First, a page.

Bryon-MoyerParallelization of a program is simple in concept but can be more complex in actual implementation. It also depends on the application. Some applications lend themselves to parallelization more than others. Good examples are those that employ a high proportion of individual computational tasks. These can often be found in factory automation applications where a mechanical action is dependant on the recognition of an image. Likewise, CCTV applications can employ fairly complex algorithms to detect and differentiate movements of people and vehicles.

In practice, parallelization always involves loops in one way or another. While it is theoretically possible for an algorithm to involve multiple independent long chains of calculations that don’t involve loops, it’s highly unlikely in real life.

The loops involved may result from algorithmic requirements – for example, the traversing of matrices; they may come from the need to process more data than can be acquired from a single operation, such as reading and processing all of the data in a file; or they can result from a task processor that must repeatedly check whether there is data that needs to be worked, such as a packet processor looking for new packets that have arrived on the network.

It is the repetitive nature of loops that takes what appear to be small tasks and repeats them so many times that they accumulate to a large compute load. It is for this reason that loops are typically of interest when finding ways to parallelize a program to share the load over multiple processing units.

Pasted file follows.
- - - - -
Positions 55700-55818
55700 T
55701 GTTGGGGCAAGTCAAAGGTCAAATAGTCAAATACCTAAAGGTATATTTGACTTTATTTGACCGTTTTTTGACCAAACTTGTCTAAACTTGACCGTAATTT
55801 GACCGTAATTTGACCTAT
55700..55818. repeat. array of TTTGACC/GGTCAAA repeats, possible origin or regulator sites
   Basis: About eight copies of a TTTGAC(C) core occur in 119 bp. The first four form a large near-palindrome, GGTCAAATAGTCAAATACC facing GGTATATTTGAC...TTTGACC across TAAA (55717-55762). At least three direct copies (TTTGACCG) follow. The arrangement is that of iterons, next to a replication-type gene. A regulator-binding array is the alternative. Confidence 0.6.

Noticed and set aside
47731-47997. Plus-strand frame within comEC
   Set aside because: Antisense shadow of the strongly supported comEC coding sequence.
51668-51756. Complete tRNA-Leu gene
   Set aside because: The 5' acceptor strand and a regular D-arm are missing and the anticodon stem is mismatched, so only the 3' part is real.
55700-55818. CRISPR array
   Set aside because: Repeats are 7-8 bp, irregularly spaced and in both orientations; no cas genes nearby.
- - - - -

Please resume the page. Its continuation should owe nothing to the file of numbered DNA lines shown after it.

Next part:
There are two fundamental ways to parallelize data: through fork/join configurations or through loop distribution. Theoretically, using fork/join to parallelize doesn’t require a loop, but, in practice, it only makes sense when done inside of a loop so that the savings accrue over all of the loop iterations.

With fork/join parallelization, two (or more) tasks are spawned to run in parallel within one iteration of a loop. Such parallelization is most effective if the tasks are balanced in compute load (Figure 1). If not, then the faster tasks end up waiting for the longest task to complete (Figure 2). 

Figure 1. Balanced fork/join parallelization

Figure 2. Unbalanced fork/join parallelism

For standard sequential C programs, it is simplest if there is no need to communicate data between the tasks. Unfortunately, this scenario is not common enough to handle most parallelization requirements.

Loop Distribution
When a single iteration of a loop involves a large amount of computing, it is common to split the loop into two (or more) tasks and assigning them to different processors. In the case of two tasks, the second half of the task cannot start until the first half has completed, but once the second half starts, the first half can start on its next iteration while the second task finishes the first iteration. Effectively, the first task gets part of the work done and then hands it off to the second task. In the hardware world, this is known as “pipelining.” However, in theory, if the second half were completely independent of the first half, not relying on any data generated in the first half, then it could start immediately, as in Figure 3, with no (or negligible) added latency. 

Figure 3. Simple loop distribution.

Loop distribution requires attention to where the loop body is split. If data is produced before the split and consumed after the split, then that data must be communicated – or synchronized – between tasks after the loop is distributed. The second part of the loop can’t start until all the necessary data is available, adding some latency. This is shown in Figure 4, with the “P” triangles indicating data production and the “C” triangles indicating data consumption.

Figure 4. Loop distribution with data synchronization.

Loops can be completely parallelized by a combination of unrolling and distribution. Loop unrolling refers to taking the loop body and explicitly duplicating it within the loop, reducing the number of loop iterations accordingly. For example, if a loop has 16 iterations and you unroll four times, then the loop body now has four explicit copies of the original loop body, meaning the resulting loop only executes four times, as shown in Figure 5. 

Figure 5. Loop unrolled four times.